Being comfortably uncomfortable

I will start this piece by saying that everything will be fine. If it is not fine right now, trust that it will be.

04 August 2020 | Columns

Elizabeth Joseph

Inasmuch as this year has probably been the most draining and challenging, it has definitely made several people, including myself, think of life in a completely different light.

Additionally, the last few weeks have been the most thought provoking for me, for one because I started asking myself real questions that demanded equally real answers.

Going through so much at a young age can make or break your character and I am certain that during the first half of this year, most of us have been exposed to situations that we normally would never have been exposed to.

I recently spent two weeks at home because I started to suffer from severe anxiety. For the people who know me, you’d know that I’m an overthinker and a serial perfectionist. That being said, I struggled to compartmentalise my thoughts and emotions and would find myself crouched on the office bathroom floor crying uncontrollably.

Coming from a strong Coloured background made it no easier because I could not talk about my struggles without having certain derogatory labels attached to me. I spent the last few months just coming to terms with the fact that I am in this situation to begin with.

I didn’t know where all the angst and constant questioning came from until I sat with myself and made a mental list of everything that could possibly be stressing me out. I watched videos, listened to podcasts and spoke to people. I had to actively acknowledge and validate my emotions because there seemed to be no light in the tunnel I thought I had dug myself into.

I understood that everything that made me crumble was nothing more than anthills. Being a pessimist was the hardest part for me, because whenever I would tell myself to breathe, I would in that same breath try to force myself out of there and that’s where everything falls to pieces.

Every single emotion I buried so deep within myself came back all in one go. How could a 22-year-old journalist on a wavering path to self-actualisation possibly handle that much?

On top of that I had to make some really really important decisions that would benefit my career as well as my personal life tremendously. It all seemed too much, too soon and with absolutely no experience that would help me successfully navigate my way out of this.

During my time at home I came across Candace van Dell’s ‘The Truth Room’ sessions on YouTube. She touched on everything from self-trust to validation of the emotions. One specific piece about how to validate yourself with finesse is where there was a complete mental 180 for me.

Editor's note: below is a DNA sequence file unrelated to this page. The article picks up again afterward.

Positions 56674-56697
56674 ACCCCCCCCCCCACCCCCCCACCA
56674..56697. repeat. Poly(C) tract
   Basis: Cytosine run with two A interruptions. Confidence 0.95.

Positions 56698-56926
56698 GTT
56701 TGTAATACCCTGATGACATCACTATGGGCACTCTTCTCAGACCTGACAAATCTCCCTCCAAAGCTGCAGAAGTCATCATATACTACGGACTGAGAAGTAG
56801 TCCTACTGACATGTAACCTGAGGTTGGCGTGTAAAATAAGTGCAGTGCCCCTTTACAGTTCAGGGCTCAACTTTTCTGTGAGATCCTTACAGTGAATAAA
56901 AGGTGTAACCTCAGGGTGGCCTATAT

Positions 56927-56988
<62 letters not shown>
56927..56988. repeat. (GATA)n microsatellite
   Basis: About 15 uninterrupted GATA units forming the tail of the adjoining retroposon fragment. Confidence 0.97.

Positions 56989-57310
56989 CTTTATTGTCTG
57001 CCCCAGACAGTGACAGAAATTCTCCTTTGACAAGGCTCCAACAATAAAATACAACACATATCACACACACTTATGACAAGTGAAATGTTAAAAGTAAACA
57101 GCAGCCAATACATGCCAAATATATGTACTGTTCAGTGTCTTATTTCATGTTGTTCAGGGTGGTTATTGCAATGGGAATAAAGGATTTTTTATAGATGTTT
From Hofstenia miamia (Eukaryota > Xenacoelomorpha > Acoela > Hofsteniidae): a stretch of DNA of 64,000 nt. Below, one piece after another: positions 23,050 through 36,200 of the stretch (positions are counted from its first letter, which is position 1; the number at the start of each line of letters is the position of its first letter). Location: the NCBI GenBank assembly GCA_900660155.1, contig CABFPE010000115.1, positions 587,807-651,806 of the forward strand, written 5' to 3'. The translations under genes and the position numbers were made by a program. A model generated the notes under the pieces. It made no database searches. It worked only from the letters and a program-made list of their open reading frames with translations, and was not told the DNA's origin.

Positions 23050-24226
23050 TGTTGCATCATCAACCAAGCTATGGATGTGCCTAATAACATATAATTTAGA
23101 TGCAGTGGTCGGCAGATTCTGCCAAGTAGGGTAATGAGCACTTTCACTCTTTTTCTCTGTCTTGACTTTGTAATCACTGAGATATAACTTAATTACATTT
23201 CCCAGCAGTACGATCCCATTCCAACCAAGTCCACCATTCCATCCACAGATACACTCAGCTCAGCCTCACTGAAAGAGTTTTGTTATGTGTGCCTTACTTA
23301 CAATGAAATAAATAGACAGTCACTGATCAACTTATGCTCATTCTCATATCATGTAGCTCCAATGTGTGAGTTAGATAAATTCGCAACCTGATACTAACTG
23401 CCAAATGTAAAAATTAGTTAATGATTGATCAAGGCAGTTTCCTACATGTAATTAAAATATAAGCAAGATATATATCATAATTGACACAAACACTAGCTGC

I realised that the most awakening thing one can do for oneself is to be kind to yourself. That statement holds no value if you don’t know yourself. You’d think that being the closest person to yourself would mean that you know yourself better than anyone else. If that is so, why do we rely on the validation of outsiders so religiously?

Why then do I live with anxiety and other traumas without speaking about it simply because I don’t want to be seen in a certain way? Why do thousands of people go through this dark place in silence and all alone?

These are three of the many questions that would often plague my mind and I came to one simple conclusion: Elizabeth, be kinder to yourself. Give yourself credit.

My advice is not prescribed and perfect in any way, shape or form but it works for me. The medication is null and void if the root causes are not thoroughly addressed.

Going back to Van Dell’s piece on validation, what stood out the most for me was her explaining how you can do this without thinking about it too much, which we’ve established I’m a pro at.

“The moment you feel something, instead of being dismissive about it, address it. Ask yourself why you’re feeling like that and support it. Say, it’s okay that you’re feeling like that. You have all the right to be feeling like this,” Van Dell says.

She further says that we are not humans having a spiritual experience, we are spiritual beings having a human experience. This resonated with me more so as I would often have out-of-body experiences while having an anxiety attack so this seemed more accurate than any other reasoning.

In conclusion I want to encourage you today to treat yourself with the same love and regard as you would your loved ones. Surround yourself with real ones, who will constantly help affirm you and speak nothing but love and light into your life and above all else and accept that it is okay to be a little comfortably uncomfortable at times. Finally, be good to yourself and others.

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